“It is a bit of both,” explains Jeff Rosenberg, ZPMC Crane Service’s VP of Sales & Marketing, who adds, “New crane deliveries are now 12-18 months away. We typically we can raise a crane in three to four months (after engineering), and at about one-third the price of a new crane.” That latter metric – with the escalating trade tensions – might become even more important. That’s because, says Rosenberg, new cranes are going for $10 to $12 million, and raising a crane costs about $4 million. Given the uncertainty in today’s trade climate, it isn’t hard to see why ZPMC’s unique ability to raise and/or alter an existing structure is so attractive.
In May, Rosenberg told MLPro that ten cranes at APM in Los Angeles had been raised; four more in Charleston and three of nine in New Jersey had been completed. Scores more, internationally, had also been accomplished. In fact, as much as 30% of ZPMC’s existing business involves crane alterations.
The same proprietary care and expertise that ZPMC applies to its new build efforts also goes into any alteration of existing units. That’s because, insists Rosenberg, it isn’t just about raising a crane, it involves doing it as efficiently as possible. “We also relocate cranes using our own SPMT’s (self-propelled modular trailers),” explained Rosenberg, who continued, “This is a big plus for the terminals as we can easily move cranes around to place them out of the way while they are being worked on, to avoid conflicts with terminal operations.”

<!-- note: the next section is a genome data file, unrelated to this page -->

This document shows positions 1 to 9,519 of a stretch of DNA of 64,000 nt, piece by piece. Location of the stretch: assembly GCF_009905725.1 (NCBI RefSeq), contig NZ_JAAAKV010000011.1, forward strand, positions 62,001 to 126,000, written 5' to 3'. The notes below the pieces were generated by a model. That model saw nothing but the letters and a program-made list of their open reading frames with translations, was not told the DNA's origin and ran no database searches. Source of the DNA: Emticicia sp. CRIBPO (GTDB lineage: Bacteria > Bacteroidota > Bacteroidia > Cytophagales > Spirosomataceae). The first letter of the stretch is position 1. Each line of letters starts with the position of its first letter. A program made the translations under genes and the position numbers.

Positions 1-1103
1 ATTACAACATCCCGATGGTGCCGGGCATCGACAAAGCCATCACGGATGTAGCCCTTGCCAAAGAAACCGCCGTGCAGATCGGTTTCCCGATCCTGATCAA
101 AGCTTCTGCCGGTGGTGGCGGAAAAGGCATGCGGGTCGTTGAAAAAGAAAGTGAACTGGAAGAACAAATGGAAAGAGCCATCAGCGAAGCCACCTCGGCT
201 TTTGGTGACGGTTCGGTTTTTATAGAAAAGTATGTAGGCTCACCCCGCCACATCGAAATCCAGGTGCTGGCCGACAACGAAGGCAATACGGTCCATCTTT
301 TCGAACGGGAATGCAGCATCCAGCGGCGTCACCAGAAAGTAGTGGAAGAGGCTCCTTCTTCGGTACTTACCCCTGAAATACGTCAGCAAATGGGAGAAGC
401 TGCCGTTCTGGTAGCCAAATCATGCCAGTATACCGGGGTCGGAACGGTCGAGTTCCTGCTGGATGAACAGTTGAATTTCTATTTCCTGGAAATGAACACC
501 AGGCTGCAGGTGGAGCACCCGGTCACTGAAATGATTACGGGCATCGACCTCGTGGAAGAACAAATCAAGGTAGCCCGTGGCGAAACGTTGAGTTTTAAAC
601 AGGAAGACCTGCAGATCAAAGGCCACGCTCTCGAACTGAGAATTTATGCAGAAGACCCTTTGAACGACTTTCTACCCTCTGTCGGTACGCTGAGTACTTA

Rosenberg makes it sound easy, but there is far more to raising a crane than meets the eye. Myriad design issues precede every operation. These include, but are not limited to:
How high do we go?
Can dock handle the weight of newly raised crane?
Can it be jacked up off the dock?
Which jacking frame to use?
How will increased height affect Crane stability?
Do you to Jack up off the crane?
Weld or bolt leg inserts?
What other upgrades make sense at same time?
Will it impact hoisting machinery?
As port customers are looking to upgrade local equipment, two big issues need to be considered when contemplating what to do next. Specifically, as they look for height, the weight of these new cranes is becoming a factor as existing docks were not built for the new wheel loads.
The purpose of ‘crane raising’ is to accommodate the large post-Panamax tonnage, but this involves (to date) an increase in height only, as opposed to also having an increased outboard reach. The higher crane really does provide that much more of an advantage, especially given the ever-increasing beam of these newer vessels. Rosenberg agrees, saying, “We haven’t been asked to extend any booms yet. I also believe there was some forethought on the part of the terminals, ordering cranes with booms for 22 TEU’s width.”
Now, as the enlarged Panama Canal brings exactly what was promised, that sort of forethought is also proving to be prescient. “Yes, it's all about larger ships. We are in the ‘raising cycle’ right now. Most terminals have at least a few new cranes large enough to attract the larger ships. Now they are raising their older cranes to increase capacity.” And, it goes without saying, quickly increase capacity.